2. Paul Bass

    I’m kind of confused about what this new publication is — and what becomes of the mission of the Phoenix altweekly.

  3. L.K. Collins

    Good excuse to sneak in an increase the cover price with the impression of “value” without much more effort.

  4. Bob Gardner

    Whether the move works or not, that press release is a classic. “Exciting”,”really thrilled”, “Shakes up . .. the media landscape.”
    I’m glad to see they will be going for the “bold and vibrant” visuals and are resisting the temptation to make their visuals timid and lifeless.
    “. . . the lifestyle appeal of STUFF” I hope they don’t lose that.

  5. C.E. Stead

    What exactly is the future of ‘alternative’ papers? I remember the Worcester paper, too. Not sure the world needs another Boston Magazine.

    The old progressive Mother-Jonesy vibe is seen on places like Blue Mass and HuffPo, but does that mean that it’s no longer part of journalism per se? I recognize blogers as journalists – but they are sometimes journalists in search of an editor to apply standards and fact-checking as a newspaper (usually) does. They aren’t widely trusted for that reason until corroborated.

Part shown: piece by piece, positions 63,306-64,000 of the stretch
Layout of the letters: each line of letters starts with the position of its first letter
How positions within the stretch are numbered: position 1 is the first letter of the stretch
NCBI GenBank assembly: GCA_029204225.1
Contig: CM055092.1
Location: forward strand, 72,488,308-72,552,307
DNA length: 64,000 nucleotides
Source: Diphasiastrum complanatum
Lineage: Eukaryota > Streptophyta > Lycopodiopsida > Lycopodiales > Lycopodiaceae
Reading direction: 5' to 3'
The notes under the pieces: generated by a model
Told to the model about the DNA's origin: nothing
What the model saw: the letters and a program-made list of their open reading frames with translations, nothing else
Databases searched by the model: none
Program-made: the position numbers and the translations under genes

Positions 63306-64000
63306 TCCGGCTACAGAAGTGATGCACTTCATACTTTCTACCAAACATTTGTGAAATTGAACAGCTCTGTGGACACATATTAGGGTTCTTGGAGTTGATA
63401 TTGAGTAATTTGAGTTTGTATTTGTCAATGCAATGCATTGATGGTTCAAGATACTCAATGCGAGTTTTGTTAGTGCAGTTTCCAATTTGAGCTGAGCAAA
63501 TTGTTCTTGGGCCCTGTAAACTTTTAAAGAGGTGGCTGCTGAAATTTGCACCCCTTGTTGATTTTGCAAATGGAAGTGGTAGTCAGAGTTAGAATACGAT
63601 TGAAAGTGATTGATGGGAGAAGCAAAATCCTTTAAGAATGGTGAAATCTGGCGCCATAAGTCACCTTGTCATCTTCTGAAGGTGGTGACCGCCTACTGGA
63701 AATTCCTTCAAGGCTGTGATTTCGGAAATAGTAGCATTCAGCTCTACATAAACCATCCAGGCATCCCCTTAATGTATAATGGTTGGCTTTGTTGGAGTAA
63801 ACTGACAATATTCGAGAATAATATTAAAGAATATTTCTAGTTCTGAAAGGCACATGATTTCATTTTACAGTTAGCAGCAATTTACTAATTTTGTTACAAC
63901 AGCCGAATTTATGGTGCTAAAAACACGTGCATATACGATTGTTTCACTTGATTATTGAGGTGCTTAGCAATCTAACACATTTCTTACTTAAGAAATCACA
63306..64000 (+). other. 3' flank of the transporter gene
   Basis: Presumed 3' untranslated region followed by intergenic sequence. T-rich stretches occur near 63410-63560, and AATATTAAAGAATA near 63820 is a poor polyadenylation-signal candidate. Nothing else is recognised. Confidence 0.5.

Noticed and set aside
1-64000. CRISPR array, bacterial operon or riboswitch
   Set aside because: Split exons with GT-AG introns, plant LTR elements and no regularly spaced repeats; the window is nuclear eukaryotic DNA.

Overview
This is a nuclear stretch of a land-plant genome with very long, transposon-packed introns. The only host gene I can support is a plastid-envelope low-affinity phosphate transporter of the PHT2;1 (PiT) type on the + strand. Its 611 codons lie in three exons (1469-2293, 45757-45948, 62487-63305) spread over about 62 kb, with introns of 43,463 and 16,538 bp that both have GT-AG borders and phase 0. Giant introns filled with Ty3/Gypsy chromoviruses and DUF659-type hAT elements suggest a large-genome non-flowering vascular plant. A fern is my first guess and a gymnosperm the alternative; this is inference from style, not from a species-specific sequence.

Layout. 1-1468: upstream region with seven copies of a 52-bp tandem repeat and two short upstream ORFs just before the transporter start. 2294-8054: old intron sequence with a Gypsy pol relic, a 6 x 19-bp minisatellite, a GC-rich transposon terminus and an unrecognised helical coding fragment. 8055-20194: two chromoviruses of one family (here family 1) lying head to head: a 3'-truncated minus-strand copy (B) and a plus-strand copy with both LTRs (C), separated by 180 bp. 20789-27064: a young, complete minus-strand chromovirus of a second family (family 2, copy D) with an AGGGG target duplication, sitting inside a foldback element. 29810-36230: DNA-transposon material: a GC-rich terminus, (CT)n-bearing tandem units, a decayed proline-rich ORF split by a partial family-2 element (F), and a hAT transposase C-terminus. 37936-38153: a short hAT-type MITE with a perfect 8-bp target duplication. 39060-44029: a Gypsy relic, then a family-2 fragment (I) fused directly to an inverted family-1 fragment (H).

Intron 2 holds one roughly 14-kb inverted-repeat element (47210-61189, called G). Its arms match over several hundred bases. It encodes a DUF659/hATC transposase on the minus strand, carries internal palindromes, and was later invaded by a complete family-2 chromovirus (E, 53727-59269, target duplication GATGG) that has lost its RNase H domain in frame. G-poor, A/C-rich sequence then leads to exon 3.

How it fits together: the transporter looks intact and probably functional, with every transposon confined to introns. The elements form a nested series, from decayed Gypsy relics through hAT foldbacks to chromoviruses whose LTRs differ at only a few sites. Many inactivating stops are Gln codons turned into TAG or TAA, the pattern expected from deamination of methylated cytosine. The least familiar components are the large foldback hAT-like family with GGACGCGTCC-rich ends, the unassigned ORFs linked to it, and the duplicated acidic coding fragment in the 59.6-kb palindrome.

Of course, argument can be made that the alternative weekly writers grew old, if not up, and cannibalized mainstream news to the point where conservative writers and thought are no longer part of most newsrooms.

    Perhaps the new ‘alternative’ journalism will be led by a latter-day Alex Keaton, with a conservative paper since the establishment is now progressive. My friend Tom Duggan and his upstart Valley Patriot newspaper come to mind.

    1. Dan Kennedy

      @C.E.: It’s the same story as the rest of the newspaper world. The Phoenix has more than 100,000 print readers, and plenty of online readers. It’s the advertising. At a time when newspapers are struggling to find ways to get readers to pick up more of the cost, both in print and online, the Phoenix finds itself with free print and online products. Not a great place to be in.

  6. Mike Benedict

    It would seem to me that the alt-news world is one that is very well-suited to online distribution. By definition, the audience for that material is narrower, which means stitching together pieces in discrete (not discreet!) areas would potentially give it the mass to succeed. Whether any single geographic locale outside of a truly large metro area could sustain a print operation serving such a market is unlikely. I would think, however, Boston would be an exception because of its large number of colleges, which tend to mint individuals who are open to something other than the institutionalized biases of Fox News.

    All that said, isn’t the bloom off the rose for many online sites (Facebook included) when it comes to advertising? The bots those sites create to boost their clicks are well-documented.

    1. Dan Kennedy

      @Mike: The Phoenix has put a lot into online. The reason it still has a free print edition is that the revenues exceed the costs. If they could make a go of it with online-only, I suspect they’d do it tomorrow.

  7. Ron Newman

    L.K. Collins – where do they say they plan to charge for the new merged publication? The two existing papers are free.